Getting Aquainted with the Business World
Some people wonder how we got as far along with this business stuff as we have. I don't have a business background and, frankly, I found it uninteresting until last year.
I think it started last spring when I decided I wanted to focus on addressing societal problems via private business. Specifically, I wanted to work with education technology (EdTech) companies because I believe EdTech is the only way to provide access to high-quality education to people who need it the most within a reasonable timeframe. This was a drastic shift from my previous focus on policy. I found policy to be too slow and inadequate to make the substantial changes we need.
So I started thinking of solutions. Of course, nobody will take a chance on mere ideas in most scenarios unless it makes financial sense. We can't rely on beneficent philanthropists or government funds for everything. So I read my first business book last summer.
Then, while on an intern trip with LinkedIn, I struck up a conversation with an MBA intern and she suggested I check out an organization called InSITE when I got back to campus. It's an organization where MBAs and JDs consult for small businesses, helping them with tasks like market research, determining which companies to partner with, and so on. So last fall I applied to InSITE and received the happy news that I was selected to join. They only take about 20% of applicants and the program is only in a handful of universities (Harvard, Columbia, Stanford, Penn, etc.), so it's an honor to be among current members and alumni.
I mentioned my interest in getting even more involved with business to one of my InSITE fellows, and she invited me to participate in MIINT, which is an impact investing competition. InSITE and MIINT have both provided invaluable insight into what makes businesses successful. As a bonus, my MIINT team was selected to compete at nationals, so I'll get to interact with even more business-savvy people when not presenting on stage.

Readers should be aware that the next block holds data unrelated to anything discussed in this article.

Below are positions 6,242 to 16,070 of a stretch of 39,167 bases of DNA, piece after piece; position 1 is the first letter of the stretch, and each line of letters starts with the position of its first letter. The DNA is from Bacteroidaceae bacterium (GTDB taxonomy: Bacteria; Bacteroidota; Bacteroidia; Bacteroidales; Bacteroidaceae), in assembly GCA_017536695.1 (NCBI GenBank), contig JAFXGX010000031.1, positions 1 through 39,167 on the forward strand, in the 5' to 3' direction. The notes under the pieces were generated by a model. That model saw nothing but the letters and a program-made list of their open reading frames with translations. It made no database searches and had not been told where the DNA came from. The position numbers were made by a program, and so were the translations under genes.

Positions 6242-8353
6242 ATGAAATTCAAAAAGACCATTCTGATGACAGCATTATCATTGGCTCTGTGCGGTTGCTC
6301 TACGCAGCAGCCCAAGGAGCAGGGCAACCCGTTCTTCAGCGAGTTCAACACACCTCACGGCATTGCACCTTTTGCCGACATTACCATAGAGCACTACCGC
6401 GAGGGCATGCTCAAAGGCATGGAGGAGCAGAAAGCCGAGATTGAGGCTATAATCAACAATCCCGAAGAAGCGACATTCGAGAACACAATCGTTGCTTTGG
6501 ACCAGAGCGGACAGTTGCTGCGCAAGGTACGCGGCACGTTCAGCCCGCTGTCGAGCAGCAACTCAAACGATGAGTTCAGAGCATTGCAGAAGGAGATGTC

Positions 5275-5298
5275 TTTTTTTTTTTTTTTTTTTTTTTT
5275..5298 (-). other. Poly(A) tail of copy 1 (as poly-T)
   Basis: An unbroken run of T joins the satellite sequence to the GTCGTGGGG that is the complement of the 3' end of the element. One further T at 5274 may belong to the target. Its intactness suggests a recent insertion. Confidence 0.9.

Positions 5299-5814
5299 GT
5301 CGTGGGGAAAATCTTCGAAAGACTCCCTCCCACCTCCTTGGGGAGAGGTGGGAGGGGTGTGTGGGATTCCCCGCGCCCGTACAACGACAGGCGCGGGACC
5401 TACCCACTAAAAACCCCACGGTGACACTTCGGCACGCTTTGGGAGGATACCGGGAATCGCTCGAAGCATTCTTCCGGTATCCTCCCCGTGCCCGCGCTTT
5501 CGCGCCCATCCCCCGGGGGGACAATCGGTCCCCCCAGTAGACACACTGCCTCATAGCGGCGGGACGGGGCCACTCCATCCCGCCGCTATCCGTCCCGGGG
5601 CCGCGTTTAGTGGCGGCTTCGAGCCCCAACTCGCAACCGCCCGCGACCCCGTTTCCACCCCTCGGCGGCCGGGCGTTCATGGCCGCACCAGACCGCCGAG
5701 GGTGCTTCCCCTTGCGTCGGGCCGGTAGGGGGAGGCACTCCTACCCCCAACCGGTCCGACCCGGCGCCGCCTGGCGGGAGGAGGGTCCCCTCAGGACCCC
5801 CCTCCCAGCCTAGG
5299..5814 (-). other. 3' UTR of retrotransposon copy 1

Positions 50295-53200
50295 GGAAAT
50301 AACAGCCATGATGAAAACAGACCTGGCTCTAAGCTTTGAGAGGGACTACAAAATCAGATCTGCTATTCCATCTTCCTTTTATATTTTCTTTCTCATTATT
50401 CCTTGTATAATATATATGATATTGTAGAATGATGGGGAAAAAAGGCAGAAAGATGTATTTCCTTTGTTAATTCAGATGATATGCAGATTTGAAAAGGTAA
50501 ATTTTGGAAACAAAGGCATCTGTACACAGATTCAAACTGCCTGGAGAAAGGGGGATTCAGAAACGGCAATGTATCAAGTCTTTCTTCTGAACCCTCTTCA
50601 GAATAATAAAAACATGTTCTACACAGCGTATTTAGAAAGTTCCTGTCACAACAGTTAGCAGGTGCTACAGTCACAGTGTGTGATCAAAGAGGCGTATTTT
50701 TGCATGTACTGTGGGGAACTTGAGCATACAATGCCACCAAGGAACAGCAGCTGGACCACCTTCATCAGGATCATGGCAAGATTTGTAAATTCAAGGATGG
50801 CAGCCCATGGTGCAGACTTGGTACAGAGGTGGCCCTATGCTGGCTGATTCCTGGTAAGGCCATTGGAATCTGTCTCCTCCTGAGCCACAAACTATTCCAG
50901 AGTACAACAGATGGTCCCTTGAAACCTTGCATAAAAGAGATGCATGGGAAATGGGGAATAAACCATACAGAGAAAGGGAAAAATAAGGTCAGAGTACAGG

I've also continued self-educating via books. I bought Marketing for Dummies and Product Management for Dummies and took notes as I read, actively thinking about how I could incorporate ideas from the books into Illustrated Law. I also subscribed to the Georgetown Start-Up Hoyas newsletter and have attended events that work with my schedule.
Finally, I've reached out to a lot of people for advice and feedback on everything from marketing, to my business plan, to our pitch deck. Here is the current list of who I've talked to (I can't remember some last names): Mark Silverman, Everett Bellamy, Meghan, Jeff Reid, Marc, Tien, members of the Georgetown Law Ventures club, Jamie Russo, Liz Albright, Kenny, Raj, Alan Zorofchian, Andrew Rosen, Peter Millin, and Andrew Sherman. It's an eclectic mix of people. Successful business leaders, partners at law firms, business students, law students, etc. Each person adds a unique perspective that helps make Illustrated Law better.
If I was going to offer adive to aspiring entrepreneurs, it'd be to seek advice and information from every source you can find. Be aggressive about it. People love to help people.